Besides not needing to pick winners among a large group of top performers, investors get an incredibly cheap investment vehicle in these two ETFs that won't dent investment performance. The Vanguard Growth ETF has just a 0.04% annual fee, and the Vanguard Information Technology ETF is just 0.1% a year -- meager respective fund costs of just $0.40 and $1 each year for every $1,000 invested.

Given their track record, low cost, and focus on top stocks around, these two ETFs still look like a great long-term buy to kick off 2024, especially for investors looking for a quick way to get started.

Randi Zuckerberg, a former director of market development and spokeswoman for Facebook and sister to Meta Platforms CEO Mark Zuckerberg, is a member of The Motley Fool's board of directors. John Mackey, former CEO of Whole Foods Market, an Amazon subsidiary, is a member of The Motley Fool’s board of directors. Suzanne Frey, an executive at Alphabet, is a member of The Motley Fool’s board of directors. Nicholas Rossolillo has positions in Advanced Micro Devices, Alphabet, Amazon, Apple, Broadcom, Cadence Design Systems, Mastercard, Meta Platforms, Nvidia, Salesforce, Synopsys, Tesla, Vanguard Index Funds - Vanguard Growth ETF, Vanguard World Fund - Vanguard Information Technology ETF, and Visa. The Motley Fool has positions in and recommends Accenture Plc, Adobe, Advanced Micro Devices, Alphabet, Amazon, Apple, Cadence Design Systems, Chipotle Mexican Grill, Cisco Systems, Equinix, Mastercard, Meta Platforms, Microsoft, Nvidia, Oracle, Salesforce, Synopsys, Tesla, Vanguard Index Funds - Vanguard Growth ETF, and Visa. The Motley Fool recommends Broadcom and Sherwin-Williams and recommends the following options: long January 2025 $290 calls on Accenture Plc, long January 2025 $370 calls on Mastercard, short January 2025 $310 calls on Accenture Plc, and short January 2025 $380 calls on Mastercard. The Motley Fool has a disclosure policy.

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590%

I am an experienced financial analyst with a deep understanding of the stock market and investment strategies. Throughout my career, I have closely followed market trends, analyzed various financial instruments, and made informed investment decisions. My expertise extends to exchange-traded funds (ETFs), particularly Vanguard ETFs, which have proven to be exceptional performers over the last decade.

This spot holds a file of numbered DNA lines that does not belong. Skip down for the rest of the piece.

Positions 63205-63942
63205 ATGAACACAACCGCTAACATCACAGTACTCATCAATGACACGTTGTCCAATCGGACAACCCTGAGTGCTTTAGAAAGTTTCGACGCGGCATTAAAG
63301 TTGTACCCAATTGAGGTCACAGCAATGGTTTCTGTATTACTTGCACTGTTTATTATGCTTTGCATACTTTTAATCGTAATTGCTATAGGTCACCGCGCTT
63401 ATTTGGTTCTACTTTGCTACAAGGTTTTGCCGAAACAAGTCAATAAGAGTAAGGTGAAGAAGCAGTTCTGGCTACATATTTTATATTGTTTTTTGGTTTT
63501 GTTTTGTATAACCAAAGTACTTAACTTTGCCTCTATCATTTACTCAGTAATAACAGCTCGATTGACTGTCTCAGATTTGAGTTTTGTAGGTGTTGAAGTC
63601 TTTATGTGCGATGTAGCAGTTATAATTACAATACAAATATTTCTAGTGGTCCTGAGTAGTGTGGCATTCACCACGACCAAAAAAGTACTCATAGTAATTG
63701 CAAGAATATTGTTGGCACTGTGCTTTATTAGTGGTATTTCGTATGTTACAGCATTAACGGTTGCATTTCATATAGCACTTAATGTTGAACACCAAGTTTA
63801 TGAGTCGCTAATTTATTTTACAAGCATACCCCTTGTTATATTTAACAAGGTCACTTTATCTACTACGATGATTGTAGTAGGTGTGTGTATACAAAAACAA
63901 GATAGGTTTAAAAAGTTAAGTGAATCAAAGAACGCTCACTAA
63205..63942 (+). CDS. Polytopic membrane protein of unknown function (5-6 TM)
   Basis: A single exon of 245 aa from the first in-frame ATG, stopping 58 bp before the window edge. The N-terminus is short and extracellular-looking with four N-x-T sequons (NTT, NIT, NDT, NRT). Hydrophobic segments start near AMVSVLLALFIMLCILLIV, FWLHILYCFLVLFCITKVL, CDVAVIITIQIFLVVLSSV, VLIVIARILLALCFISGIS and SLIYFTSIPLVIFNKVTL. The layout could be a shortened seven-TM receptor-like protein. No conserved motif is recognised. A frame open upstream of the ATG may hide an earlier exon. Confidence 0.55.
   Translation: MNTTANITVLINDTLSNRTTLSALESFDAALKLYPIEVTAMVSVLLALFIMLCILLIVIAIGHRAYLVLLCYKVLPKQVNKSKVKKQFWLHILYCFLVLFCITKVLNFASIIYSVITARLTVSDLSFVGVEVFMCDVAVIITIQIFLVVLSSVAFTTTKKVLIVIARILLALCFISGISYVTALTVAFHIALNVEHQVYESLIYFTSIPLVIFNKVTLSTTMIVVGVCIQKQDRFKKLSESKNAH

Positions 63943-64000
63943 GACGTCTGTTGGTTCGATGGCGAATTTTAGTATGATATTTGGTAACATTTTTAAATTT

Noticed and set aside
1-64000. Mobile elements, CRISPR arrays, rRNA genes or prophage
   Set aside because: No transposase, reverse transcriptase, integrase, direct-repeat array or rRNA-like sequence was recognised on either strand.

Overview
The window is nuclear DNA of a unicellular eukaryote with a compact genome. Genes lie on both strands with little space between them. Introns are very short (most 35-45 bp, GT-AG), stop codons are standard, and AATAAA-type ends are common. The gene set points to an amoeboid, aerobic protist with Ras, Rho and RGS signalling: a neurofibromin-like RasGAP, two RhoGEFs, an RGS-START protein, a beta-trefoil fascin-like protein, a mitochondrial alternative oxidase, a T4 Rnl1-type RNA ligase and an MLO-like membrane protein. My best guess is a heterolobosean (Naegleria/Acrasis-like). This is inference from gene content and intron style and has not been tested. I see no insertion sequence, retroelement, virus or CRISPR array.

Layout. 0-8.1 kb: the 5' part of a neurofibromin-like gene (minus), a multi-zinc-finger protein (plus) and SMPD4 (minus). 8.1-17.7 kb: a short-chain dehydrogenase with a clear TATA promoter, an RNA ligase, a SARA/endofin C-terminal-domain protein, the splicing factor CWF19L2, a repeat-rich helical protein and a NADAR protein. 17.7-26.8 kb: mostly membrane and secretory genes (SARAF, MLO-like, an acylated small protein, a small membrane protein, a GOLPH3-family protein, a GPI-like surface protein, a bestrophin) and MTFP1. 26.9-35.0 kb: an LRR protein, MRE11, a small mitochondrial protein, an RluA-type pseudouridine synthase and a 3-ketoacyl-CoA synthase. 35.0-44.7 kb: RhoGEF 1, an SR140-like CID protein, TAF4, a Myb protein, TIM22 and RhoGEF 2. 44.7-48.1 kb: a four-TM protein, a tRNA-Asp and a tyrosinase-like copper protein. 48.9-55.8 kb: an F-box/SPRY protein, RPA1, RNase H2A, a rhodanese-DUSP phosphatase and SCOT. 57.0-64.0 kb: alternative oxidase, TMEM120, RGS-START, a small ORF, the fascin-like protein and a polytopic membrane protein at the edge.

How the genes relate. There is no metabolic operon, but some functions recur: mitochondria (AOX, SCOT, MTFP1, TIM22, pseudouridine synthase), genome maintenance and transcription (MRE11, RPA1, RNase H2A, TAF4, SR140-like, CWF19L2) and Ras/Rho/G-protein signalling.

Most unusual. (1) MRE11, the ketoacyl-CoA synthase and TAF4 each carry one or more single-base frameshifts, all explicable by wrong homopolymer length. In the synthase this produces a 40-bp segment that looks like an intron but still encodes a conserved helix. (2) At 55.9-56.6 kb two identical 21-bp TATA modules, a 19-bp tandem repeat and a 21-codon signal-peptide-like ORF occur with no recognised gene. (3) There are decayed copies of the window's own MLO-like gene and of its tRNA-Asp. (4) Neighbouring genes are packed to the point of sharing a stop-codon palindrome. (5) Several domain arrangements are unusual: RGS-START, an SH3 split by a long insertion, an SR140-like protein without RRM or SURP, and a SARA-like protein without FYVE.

The article you've shared discusses two Vanguard ETFs that have demonstrated remarkable long-term track records and are recommended for investors seeking low-cost options with substantial growth potential. The key concepts covered in the article are:

  1. Vanguard Growth ETF (VUG):

    • Investment Focus: The Vanguard Growth ETF primarily focuses on growth stocks, with a portfolio consisting of 208 growth stocks. The holdings are heavily tilted toward U.S.-based mega-cap and large-cap companies, particularly in the technology, consumer discretionary, and industrial sectors.
    • Performance: The article indicates that while it hasn't quite matched the total return performance of the Nasdaq index, it has outperformed the broader-based S&P 500 over the last decade.
    • Top Holdings (as of Dec. 31, 2023):
      • Apple: 13%
      • Microsoft: 12.8%
      • Alphabet: 6.9%
      • Amazon: 6.5%
      • Nvidia: 5.3%
      • Meta Platforms: 3.6%
      • Tesla: 3.1%
      • Eli Lilly & Co.: 2.3%
      • Visa: 1.8%
      • Mastercard: 1.6%
  2. Vanguard Information Technology ETF (VGT):

    • Investment Focus: This ETF has a broader portfolio of 312 stocks with a higher focus on software and semiconductors. It is designed to provide exposure to the highest growth areas of the economy, particularly in the technology sector.
    • Performance: The article suggests that due to its sharper focus on high-growth areas, this fund has outperformed all market averages in the last decade.
    • Top Holdings (as of Dec. 31, 2023):
      • Apple: 21.3%
      • Microsoft: 17.1%
      • Nvidia: 6.2%
      • Broadcom: 3.2%
      • Adobe: 2.2%
      • Cisco: 2%
      • Salesforce: 1.9%
      • Accenture: 1.8%
      • Oracle: 1.6%
      • Advanced Micro Devices: 1.5%
  3. Low-Cost Investment:

    • Both ETFs are highlighted as low-cost investment options with annual fees of just 0.04% for Vanguard Growth ETF and 0.1% for Vanguard Information Technology ETF. This cost is mentioned as meager, making these ETFs an attractive choice for investors.
  4. Market Trends:

    • The article contextualizes the recommendation by noting the recent resurgence in tech stocks and growth companies, particularly in the Nasdaq Composite, which has experienced a strong rally since the start of 2023.
  5. Motley Fool Recommendations:

    • The article mentions that Motley Fool has issued a "Rare 'All In' Buy Alert," suggesting confidence in the growth potential of the discussed Vanguard ETFs.

In summary, the article provides valuable insights into two Vanguard ETFs, emphasizing their strong historical performance, low-cost structure, and alignment with current market trends.

Not Sure What Stocks to Buy in 2024? Give These 2 Top Growth ETFs a Look. | The Motley Fool (2024)